These are pivotal times for the U.S. Export-Import Bank. So says James Harmon, the bank's departing chairman.. And that's no hyperbole. An important conjuncture is at hand. A new administration is taking office and on Sept, 30 the bank's charter expires. It's a relatively rare opportunity to take a fresh look at the bank and make what many say are much-needed changes in policies and procedures.

The bank has come under wide criticism, some of it not its fault.. It's the victim of underfunding and myriad restrictions imposed by Congress and others, all the while faced with increasing competition from foreign export credit agencies.Basically, the bank acts as a 'lender of last resort, 'financing deals where commercial banks are loath to tread and doing its best to counter the concessional financing foreign export agencies offer their nationals.

Last fiscal year, it authorized $12.6 billion in financing, covering $15.5 billion in sales, largely to buyers in Latin America and Asia. It has been deliberately expanding its role in Africa and the Soviet republics.

Still, its financing pales in comparison with the activities of export credit agencies in Japan, France and elsewhere. Even the Netherlands export agency extends more help for its nationals.

Two Washington-based business groups - the Coalition for Employment through Exports and the National Foreign Trade Council - have jointly sent to the Bush administration a long list of recommendations on ways to help nurture a more effective Ex-Im Bank.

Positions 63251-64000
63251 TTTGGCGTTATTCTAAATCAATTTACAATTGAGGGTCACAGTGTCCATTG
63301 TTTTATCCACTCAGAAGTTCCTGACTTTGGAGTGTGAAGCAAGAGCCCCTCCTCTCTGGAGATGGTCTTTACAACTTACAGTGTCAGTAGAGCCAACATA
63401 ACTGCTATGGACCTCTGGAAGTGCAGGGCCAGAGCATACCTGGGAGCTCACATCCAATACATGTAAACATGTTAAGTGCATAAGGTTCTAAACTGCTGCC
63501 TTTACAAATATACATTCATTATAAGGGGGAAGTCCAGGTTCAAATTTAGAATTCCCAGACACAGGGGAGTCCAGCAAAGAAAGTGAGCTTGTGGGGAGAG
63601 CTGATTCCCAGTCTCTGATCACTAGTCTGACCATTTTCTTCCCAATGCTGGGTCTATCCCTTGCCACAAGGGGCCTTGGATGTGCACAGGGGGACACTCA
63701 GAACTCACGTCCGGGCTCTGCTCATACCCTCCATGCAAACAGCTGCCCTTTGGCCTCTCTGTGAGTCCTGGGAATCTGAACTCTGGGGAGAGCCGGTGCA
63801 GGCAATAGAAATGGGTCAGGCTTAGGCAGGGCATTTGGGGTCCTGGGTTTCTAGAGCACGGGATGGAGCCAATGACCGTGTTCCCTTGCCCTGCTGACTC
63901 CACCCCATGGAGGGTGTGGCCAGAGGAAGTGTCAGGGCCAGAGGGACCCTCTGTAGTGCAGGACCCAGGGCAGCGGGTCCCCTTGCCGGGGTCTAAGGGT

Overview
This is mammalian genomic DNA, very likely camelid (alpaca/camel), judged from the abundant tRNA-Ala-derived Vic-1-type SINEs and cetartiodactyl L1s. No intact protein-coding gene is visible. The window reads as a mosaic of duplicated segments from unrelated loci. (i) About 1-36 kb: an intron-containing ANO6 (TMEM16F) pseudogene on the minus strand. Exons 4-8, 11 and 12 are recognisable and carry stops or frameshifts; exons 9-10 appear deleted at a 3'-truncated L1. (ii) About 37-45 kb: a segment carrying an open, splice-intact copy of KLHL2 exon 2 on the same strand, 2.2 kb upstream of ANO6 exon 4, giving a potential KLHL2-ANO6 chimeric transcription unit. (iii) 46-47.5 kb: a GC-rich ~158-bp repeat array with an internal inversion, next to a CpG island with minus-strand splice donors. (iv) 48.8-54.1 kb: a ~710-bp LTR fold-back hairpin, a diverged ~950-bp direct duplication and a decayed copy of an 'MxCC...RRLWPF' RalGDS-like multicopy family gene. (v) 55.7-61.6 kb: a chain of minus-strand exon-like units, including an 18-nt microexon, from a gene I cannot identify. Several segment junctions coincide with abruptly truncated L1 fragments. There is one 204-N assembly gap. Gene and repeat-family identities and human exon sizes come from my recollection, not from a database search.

Their message pulls no punches. For starters, they say, 'the U.S. government is far behind many other developed countries in facilitating the competitiveness of its own exporters.'

Their suggestions range from improving Ex-Im Bank's personnel -- they cite 'a critical loss of experienced professional staff' in recent years -- to a more aggressive effort to counter the questionable financing practices of foreign export credit agencies - Ex-Im's competitors.

Ex-Im Bank, they assert, is saddled with constraints like no other export credit agency. Congress alone has imposed as many as two dozen kinds of restrictions on its operations, bank officials calculate.

A sample: Any Ex-Im financed sale of $10 million or more must be shipped on a U.S.-flag vessel, unless the exporter wins a waiver from the Maritime Administration. While Marad has granted some waivers, the U.S.-flag rule remains a significant sales impediment, exporters complain.

But not all restrictions are imposed by others. A self-imposed Ex-Im Bank guideline strictly limits the amount of foreign content in any U.S. product it finances. Foreign export credit agency rules - in particular Japan's - are more flexible, leaving U.S. exporters all the more frustrated. (In January, Ex-Im did ease its content rules, but only partly.)

What's more, Ex-Im is the world's lone export credit agency that finances sales only to those foreign projects that meet certain prescribed environmental standards. And only Ex-Im Bank regularly partakes in unilateral economic sanctions for 'foreign policy' reasons, which tars the bank as an 'unreliable' supplier. The onus for this, however, falls on the administration, not the bank.